Jefferson County Jail – Waurika, OK

Jefferson County Jail is in Jefferson County, OK and is the primary jail for this region. Do you know someone at Jefferson County Jail? This site gives you about anything related to Jefferson County Jail,such as: Learn how to locate an inmate. How to view Jefferson County Jail mugshots. The jail’s address and phone number. Bailing out of jail. Jefferson County Jail intake procedures. Jefferson County court information. And much, much more.

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The prospect of getting arrested and going to jail is a daunting and scary prospect, not only for whoever gets arrested, but also that person’s family and friends. This guide is meant to give you all the advice and information that you need to make helping someone get out of jail easier. If you have a specific question, please feel free to ask it, and please leave any comments or tips that would be a benefit to other people in the same situation is appreciated.

General Information

Address

Jefferson County Jail
218 North Main Street
Waurika, OK 73573

Phone Number and Fax Number

Phone: 580-228-2375
Fax:

Map and Directions

Click Here for Map & Directions

Inmate Search – Find Out Who’s In Jail

Do you have a friend or family member that has gone to jail and need to contact them?

Do you know a friend or family member that has been arrested and you need to find them?

To find out who is in jail at Jefferson County Jail you will have to go to their web site and perform an inmate search.

Inmate Search

The Jefferson County Jail Inmate Lookup has information on people who have been arrested, which includes status, bail amount, and schedule for visitation. You can also find the same information on anyone processed or released within the last 24 hours. Jail inmates are shown in alphabetical order by their last name. You’ll be able to get their arrest information quicker if you’ve got your friend or family member’s full name, date of birth, or inmate ID.

If your friend or loved one is locked up at a different jail you will want to look here: List of all county jails in Oklahoma


Mugshots

A mugshot, also called a jail booking picture, is a photo that the jail takes when you are booked into jail. A mugshot is make of one and a side picture. Your full name and booking number will appear on the photos, and they are stored at the jail.

View Mugshots

Mugshots of people who have been arrested can be viewed on the website, or you can see them in person at the Jefferson County Jail. When you search for mugshots online you have to put in the name, and a booking date, if you have one.

Mugshot Search

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First Name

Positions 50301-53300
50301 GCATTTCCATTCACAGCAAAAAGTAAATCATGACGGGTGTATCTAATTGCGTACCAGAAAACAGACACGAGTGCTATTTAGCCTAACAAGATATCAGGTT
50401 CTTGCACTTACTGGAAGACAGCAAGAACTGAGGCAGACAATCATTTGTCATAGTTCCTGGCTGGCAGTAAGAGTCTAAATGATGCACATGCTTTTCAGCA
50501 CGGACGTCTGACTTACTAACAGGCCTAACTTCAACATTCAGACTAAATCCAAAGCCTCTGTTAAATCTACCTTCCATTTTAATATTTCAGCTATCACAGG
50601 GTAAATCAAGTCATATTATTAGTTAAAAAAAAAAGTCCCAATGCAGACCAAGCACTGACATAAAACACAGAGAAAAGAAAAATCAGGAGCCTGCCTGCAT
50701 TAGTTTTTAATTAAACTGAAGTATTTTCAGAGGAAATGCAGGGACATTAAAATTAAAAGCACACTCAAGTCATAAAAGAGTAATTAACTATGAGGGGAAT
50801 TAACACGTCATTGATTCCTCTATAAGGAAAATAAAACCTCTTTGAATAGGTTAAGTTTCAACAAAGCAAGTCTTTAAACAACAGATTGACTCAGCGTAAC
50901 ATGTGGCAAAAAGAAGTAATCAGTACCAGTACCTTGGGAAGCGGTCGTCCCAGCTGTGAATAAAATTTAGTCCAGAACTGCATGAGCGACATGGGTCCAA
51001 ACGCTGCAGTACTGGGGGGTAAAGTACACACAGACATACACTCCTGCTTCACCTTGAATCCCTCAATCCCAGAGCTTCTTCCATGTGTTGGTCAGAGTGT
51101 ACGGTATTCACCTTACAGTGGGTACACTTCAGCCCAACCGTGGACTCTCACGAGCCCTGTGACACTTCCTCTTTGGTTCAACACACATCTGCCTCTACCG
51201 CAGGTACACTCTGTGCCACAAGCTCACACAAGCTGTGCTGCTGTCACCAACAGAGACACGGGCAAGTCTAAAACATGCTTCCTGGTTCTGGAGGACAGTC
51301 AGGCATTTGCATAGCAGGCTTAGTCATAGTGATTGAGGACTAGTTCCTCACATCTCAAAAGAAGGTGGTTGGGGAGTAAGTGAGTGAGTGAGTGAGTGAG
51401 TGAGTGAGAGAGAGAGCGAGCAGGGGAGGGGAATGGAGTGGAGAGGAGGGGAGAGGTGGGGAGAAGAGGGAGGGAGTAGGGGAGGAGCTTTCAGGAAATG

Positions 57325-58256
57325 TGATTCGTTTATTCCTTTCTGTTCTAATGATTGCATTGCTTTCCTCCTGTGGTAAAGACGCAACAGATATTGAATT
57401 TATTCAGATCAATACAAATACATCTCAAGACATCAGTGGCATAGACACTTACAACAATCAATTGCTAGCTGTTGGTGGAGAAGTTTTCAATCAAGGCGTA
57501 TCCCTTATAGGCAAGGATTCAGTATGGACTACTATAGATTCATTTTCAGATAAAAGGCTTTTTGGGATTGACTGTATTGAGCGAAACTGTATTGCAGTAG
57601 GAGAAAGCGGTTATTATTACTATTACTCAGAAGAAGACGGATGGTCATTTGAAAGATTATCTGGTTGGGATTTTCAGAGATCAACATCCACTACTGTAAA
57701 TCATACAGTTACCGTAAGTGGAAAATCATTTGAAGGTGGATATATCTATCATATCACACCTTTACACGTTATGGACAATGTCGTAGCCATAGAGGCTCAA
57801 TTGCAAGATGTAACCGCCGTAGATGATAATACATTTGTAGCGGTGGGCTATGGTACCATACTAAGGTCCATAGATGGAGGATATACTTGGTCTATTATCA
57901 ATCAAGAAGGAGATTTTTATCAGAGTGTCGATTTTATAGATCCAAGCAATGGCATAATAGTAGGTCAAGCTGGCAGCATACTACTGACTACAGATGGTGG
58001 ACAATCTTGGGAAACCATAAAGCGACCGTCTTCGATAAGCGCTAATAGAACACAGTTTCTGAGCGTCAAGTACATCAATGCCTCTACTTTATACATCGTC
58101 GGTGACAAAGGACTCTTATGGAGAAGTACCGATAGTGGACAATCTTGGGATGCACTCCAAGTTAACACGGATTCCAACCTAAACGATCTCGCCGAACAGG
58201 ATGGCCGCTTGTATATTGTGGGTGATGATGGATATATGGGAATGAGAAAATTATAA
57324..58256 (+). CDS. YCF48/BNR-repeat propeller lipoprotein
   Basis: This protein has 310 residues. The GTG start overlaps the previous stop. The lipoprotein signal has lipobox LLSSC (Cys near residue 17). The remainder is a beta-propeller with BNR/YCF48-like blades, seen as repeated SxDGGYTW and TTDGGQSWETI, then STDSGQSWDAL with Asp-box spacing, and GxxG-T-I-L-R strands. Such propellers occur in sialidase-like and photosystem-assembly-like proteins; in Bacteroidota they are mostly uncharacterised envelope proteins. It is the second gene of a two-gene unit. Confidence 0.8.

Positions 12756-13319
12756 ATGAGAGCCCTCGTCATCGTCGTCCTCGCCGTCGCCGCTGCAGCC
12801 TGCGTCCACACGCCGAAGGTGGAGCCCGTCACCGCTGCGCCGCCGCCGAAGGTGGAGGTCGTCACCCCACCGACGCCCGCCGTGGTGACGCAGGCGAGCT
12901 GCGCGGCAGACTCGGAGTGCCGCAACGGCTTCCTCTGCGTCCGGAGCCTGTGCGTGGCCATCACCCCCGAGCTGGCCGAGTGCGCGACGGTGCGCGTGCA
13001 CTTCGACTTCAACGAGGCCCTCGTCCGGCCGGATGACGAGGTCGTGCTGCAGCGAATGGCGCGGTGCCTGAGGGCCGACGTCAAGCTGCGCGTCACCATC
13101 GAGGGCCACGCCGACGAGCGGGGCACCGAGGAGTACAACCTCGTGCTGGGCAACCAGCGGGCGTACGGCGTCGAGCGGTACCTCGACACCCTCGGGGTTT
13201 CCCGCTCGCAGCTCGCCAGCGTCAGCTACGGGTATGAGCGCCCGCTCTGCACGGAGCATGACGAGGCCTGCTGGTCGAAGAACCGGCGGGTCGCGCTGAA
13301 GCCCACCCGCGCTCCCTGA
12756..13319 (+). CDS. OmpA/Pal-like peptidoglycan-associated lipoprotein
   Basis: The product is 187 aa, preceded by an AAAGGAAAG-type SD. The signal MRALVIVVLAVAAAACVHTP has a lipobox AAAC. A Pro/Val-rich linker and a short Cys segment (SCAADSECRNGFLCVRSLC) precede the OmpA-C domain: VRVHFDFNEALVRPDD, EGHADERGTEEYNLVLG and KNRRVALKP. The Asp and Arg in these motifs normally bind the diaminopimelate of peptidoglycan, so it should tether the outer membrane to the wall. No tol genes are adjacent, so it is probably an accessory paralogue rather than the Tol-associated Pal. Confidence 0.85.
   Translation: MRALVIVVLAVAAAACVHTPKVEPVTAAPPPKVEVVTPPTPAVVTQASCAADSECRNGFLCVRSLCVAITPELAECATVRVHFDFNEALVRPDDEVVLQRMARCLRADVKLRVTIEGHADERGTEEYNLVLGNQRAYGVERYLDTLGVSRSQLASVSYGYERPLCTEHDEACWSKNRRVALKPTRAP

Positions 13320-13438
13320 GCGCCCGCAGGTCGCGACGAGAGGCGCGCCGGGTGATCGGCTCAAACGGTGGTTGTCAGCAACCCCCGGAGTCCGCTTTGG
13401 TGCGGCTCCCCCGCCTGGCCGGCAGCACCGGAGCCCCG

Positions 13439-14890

Last Name

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How To Get Your Mugshot Removed

Trying to figure out how to get your mugshot taken down from the Jefferson County Jail site? This will be difficult, because the mugshot is a matter of public record. To get your mugshot removed you need to file a ‘Petition to Expunge’. Basically, this means that the record of your arrest will be sealed, and will not be accessible. Unfortunately, this happens very rarely.

For more information about removing your mugshot, the many different mugshot sites, and the mugshot removal services: Mugshot Removal


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Bail & Bail Bondsmen – How To Get Out of Jail

Naturally, once you’re incarcerated, your main thought is about how to get out. After you’ve gone through booking, your bail amount is set either by bail schedule or magistrate. If no bail is set this may mean that you will either be released, or you have to stay in jail until your trial.

If you do bail out you are required to agree to be in court on your court date, and you are not permitted to leave the county.

Typically, prisoners will be given time off in exchange for good behavior if they follow the rules and don’t cause any problems while they’re in jail.

If you prove to be trustworthy, you may be granted work release. Either you will have to go back to jail at the end of the day when you’re finished at your job, or you might get to live in a halfway house instead of the jail.

Bail

Your bail is money that you have to pay to the courts in order to be released from jail pending trial. The amount you will have to pay depends on the crime you are charged with. You or someone you know will have to pay to the courts 10 percent of the total amount set so you are able to get out of jail. If you don’t go to your scheduled court date, whoever paid your bail will lose that bail money.

Find Out How Much Someone’s Bail Is